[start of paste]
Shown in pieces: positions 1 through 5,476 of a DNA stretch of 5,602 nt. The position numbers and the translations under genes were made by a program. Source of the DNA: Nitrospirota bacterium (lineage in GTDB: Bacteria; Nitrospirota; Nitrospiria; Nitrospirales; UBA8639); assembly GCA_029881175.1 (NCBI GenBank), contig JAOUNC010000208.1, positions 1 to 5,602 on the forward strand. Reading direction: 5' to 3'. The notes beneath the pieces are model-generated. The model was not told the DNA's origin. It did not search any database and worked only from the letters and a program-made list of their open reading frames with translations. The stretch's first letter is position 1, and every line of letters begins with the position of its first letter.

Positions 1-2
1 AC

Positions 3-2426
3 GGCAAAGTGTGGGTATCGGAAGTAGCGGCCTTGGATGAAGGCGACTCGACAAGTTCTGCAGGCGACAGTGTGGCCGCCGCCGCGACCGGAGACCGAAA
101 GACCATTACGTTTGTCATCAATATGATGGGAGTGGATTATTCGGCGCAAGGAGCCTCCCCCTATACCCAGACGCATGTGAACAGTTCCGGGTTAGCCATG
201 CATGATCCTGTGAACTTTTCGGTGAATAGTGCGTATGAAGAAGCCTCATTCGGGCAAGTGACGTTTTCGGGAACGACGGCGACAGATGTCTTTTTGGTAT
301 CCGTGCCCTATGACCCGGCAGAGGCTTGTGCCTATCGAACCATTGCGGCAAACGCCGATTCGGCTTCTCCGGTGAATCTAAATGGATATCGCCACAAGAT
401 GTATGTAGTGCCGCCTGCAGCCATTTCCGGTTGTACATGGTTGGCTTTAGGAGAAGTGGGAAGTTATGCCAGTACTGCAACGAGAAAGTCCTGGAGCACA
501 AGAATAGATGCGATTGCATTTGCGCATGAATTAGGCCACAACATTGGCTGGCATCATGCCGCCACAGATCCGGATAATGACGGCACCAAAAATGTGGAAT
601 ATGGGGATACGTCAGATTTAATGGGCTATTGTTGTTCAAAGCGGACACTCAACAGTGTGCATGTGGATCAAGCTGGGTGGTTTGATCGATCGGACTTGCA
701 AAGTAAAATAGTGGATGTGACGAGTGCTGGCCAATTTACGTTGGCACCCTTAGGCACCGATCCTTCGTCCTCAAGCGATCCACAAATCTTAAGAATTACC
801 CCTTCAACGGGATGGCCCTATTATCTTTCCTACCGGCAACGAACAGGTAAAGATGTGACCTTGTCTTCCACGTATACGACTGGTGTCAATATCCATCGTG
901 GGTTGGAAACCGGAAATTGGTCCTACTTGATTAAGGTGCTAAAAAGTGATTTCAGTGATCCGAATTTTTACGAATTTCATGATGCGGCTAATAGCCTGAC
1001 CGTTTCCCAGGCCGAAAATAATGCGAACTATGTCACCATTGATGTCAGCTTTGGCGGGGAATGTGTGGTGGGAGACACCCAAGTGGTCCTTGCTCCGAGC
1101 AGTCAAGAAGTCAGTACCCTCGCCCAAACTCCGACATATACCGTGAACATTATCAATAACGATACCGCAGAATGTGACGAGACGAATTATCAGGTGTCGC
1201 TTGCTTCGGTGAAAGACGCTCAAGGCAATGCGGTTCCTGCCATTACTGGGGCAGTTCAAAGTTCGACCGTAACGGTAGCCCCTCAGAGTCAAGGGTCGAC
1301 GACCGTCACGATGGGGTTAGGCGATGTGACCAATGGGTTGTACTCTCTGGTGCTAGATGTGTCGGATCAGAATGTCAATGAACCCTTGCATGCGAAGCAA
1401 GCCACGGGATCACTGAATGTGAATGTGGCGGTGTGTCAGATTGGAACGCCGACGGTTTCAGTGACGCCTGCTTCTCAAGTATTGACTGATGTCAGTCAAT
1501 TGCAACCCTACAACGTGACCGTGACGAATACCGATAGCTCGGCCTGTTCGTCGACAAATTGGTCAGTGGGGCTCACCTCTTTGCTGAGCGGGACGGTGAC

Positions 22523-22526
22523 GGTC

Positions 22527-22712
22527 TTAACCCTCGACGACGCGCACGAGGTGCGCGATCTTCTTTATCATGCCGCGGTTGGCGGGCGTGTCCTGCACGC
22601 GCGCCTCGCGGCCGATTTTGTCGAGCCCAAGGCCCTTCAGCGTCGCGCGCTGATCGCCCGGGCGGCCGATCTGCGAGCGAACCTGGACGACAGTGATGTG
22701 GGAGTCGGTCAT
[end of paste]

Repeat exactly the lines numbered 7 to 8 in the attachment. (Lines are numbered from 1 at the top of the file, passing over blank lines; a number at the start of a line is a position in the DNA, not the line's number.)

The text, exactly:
201 CATGATCCTGTGAACTTTTCGGTGAATAGTGCGTATGAAGAAGCCTCATTCGGGCAAGTGACGTTTTCGGGAACGACGGCGACAGATGTCTTTTTGGTAT
301 CCGTGCCCTATGACCCGGCAGAGGCTTGTGCCTATCGAACCATTGCGGCAAACGCCGATTCGGCTTCTCCGGTGAATCTAAATGGATATCGCCACAAGAT